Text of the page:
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In our modern time of technological innovation and advancement, prosthetic devices are becoming more and more life-like than ever. It certainly didn’t start out that way.

History of Prosthetics

The idea of prosthetics has been around since the dawning of early medical thought. The first true prostheses were made in Egypt, Greece, and Rome.

The History Of Prosthetics At A Glance

  • 2700 B.C – the oldest known splint was found by archeologists in Egypt dating back to this time.
  • 500 B.C – the first written mention of a prosthetic is made by Herodotus, who wrote of a prisoner that sawed off his leg in an attempt to escape and later replaced it with wood.
  • 300 B.C – A copper and wooden leg is unearthed in Capri, Italy, dating back to this time.
  • 1529 – Ambroise Par é, a French Barber Surgeon, introduced amputation as a lifesaving measure in medicine.
  • 1863 – Dubois L Parmelee of New York City achieved the first successful attempt at fastening a body socket to the limb with atmospheric pressure.
  • 1898 – Dr. Vanghetti invented an artificial limb that could move with the body through muscle contraction.
  • 1945 – The National Academy of Sciences, an American governmental agency, established the Artificial Limb Program in response to the influx of amputees from World War II.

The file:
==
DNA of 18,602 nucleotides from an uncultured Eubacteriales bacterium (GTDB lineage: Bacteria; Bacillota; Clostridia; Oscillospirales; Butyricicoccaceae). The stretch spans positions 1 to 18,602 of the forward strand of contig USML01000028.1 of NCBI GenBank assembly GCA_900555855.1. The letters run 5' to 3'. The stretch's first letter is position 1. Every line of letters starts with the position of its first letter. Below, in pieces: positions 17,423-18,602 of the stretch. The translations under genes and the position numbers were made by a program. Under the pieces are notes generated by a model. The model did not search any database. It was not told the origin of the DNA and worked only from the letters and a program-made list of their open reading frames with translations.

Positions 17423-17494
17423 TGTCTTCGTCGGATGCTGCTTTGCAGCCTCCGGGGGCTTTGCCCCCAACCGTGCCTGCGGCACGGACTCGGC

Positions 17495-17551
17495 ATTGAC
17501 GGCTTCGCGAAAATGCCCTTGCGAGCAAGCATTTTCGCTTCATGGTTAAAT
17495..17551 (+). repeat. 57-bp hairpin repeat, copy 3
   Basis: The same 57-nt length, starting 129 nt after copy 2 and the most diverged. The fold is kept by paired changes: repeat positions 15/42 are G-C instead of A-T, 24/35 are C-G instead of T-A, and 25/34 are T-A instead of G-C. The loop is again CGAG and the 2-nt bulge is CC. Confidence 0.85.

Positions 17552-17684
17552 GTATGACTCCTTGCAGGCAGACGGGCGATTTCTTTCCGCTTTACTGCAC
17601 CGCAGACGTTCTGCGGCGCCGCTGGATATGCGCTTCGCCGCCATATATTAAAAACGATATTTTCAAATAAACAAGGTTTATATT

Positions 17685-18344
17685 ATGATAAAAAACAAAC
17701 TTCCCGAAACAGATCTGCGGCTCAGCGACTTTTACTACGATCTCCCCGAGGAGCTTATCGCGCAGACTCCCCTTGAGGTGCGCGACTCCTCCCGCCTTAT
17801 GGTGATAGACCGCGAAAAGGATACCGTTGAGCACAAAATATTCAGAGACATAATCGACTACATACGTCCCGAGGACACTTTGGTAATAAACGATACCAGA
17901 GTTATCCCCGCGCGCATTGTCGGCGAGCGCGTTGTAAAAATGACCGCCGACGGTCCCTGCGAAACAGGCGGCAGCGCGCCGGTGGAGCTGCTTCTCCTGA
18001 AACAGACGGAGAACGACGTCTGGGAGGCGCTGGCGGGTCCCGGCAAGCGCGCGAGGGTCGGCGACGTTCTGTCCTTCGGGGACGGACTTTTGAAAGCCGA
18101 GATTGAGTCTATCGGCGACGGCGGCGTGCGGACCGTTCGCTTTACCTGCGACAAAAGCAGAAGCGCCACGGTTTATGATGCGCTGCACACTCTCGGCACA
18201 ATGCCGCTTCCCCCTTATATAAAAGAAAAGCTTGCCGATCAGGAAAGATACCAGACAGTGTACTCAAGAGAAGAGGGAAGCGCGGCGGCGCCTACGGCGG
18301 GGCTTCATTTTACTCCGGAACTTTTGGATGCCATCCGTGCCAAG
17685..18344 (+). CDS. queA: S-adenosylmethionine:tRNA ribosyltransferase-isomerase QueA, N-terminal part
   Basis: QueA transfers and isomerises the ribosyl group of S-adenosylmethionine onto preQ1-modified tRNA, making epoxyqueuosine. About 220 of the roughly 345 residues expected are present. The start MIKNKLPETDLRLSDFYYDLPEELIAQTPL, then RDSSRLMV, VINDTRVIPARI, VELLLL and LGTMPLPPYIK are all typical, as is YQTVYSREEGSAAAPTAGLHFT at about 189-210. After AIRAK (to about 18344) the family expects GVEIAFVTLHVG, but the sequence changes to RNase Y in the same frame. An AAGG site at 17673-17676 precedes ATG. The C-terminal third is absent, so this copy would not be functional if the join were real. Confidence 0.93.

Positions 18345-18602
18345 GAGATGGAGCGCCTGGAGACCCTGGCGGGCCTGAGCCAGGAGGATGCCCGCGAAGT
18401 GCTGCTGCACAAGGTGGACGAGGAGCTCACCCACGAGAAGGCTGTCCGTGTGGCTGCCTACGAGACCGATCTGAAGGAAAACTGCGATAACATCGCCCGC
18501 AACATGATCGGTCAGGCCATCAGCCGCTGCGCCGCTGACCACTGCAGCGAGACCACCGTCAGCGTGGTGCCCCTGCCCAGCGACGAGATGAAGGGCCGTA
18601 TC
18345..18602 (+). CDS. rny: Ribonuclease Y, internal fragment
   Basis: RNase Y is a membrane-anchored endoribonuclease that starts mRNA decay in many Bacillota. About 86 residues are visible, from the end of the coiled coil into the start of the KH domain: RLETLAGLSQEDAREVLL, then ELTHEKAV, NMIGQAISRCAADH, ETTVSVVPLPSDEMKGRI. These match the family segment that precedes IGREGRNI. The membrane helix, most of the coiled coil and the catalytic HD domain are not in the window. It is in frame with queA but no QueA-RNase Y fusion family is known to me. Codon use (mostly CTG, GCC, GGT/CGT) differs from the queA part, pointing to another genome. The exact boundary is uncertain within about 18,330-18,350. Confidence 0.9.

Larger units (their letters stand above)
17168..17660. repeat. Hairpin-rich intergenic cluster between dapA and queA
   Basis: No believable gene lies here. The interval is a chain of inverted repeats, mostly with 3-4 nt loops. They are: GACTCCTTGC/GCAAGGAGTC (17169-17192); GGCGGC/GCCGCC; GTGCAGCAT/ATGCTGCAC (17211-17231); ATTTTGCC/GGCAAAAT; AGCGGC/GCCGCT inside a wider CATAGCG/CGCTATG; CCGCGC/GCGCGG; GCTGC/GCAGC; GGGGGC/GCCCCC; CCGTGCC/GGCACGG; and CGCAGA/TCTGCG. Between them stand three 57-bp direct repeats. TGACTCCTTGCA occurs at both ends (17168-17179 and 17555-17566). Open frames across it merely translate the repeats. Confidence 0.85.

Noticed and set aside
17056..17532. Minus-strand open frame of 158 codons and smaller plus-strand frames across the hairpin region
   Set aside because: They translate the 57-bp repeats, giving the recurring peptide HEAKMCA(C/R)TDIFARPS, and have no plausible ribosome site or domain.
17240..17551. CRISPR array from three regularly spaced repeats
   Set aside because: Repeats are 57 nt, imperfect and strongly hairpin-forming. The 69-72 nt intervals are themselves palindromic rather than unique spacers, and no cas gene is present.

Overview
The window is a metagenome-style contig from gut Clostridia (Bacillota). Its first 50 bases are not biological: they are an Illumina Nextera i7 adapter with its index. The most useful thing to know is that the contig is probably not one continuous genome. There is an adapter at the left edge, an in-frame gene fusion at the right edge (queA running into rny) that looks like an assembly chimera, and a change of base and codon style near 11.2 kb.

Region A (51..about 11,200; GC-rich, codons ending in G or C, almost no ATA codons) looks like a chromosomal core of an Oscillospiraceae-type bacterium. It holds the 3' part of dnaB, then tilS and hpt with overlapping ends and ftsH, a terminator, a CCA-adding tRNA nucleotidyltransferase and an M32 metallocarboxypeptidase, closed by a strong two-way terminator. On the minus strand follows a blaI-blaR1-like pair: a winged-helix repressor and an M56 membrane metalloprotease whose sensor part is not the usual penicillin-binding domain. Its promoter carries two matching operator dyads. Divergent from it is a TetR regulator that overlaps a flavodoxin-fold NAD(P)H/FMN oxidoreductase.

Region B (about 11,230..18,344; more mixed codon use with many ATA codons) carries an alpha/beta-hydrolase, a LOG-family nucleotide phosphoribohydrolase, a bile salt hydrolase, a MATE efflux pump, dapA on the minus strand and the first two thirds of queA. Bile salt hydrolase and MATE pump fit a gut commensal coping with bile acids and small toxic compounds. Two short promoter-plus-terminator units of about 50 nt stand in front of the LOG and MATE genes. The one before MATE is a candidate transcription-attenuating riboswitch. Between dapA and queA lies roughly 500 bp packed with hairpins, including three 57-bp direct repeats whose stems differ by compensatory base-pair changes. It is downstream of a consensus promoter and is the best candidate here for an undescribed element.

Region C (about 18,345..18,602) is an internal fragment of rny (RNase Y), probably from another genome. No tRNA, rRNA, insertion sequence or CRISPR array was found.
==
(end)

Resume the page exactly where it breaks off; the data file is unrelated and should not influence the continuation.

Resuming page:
• 1946 – A suction sock for above-knee prosthesis was created at University of California (UC) at Berkeley.
  • 1975 – Ysidro M. Martinez, an amputee himself, took a different design approach to prosthetics rooted in theory instead of mimicking anatomy. His prosthesis design featured a high center of mass and light weight to facilitate acceleration and deceleration, increased control, and reduced friction.
  • Modern Prosthetics – There is now a wide array of different prosthetic choices. There are new devices built for specific functions and many different styles available.

The Future

We are coming closer and closer to having a device that will seamlessly integrate with the human body. We are making advancements every day, and show no sign of slowing down. It is an interesting and exciting field that is constantly improving. Who knows what the future holds!


Author Anchor

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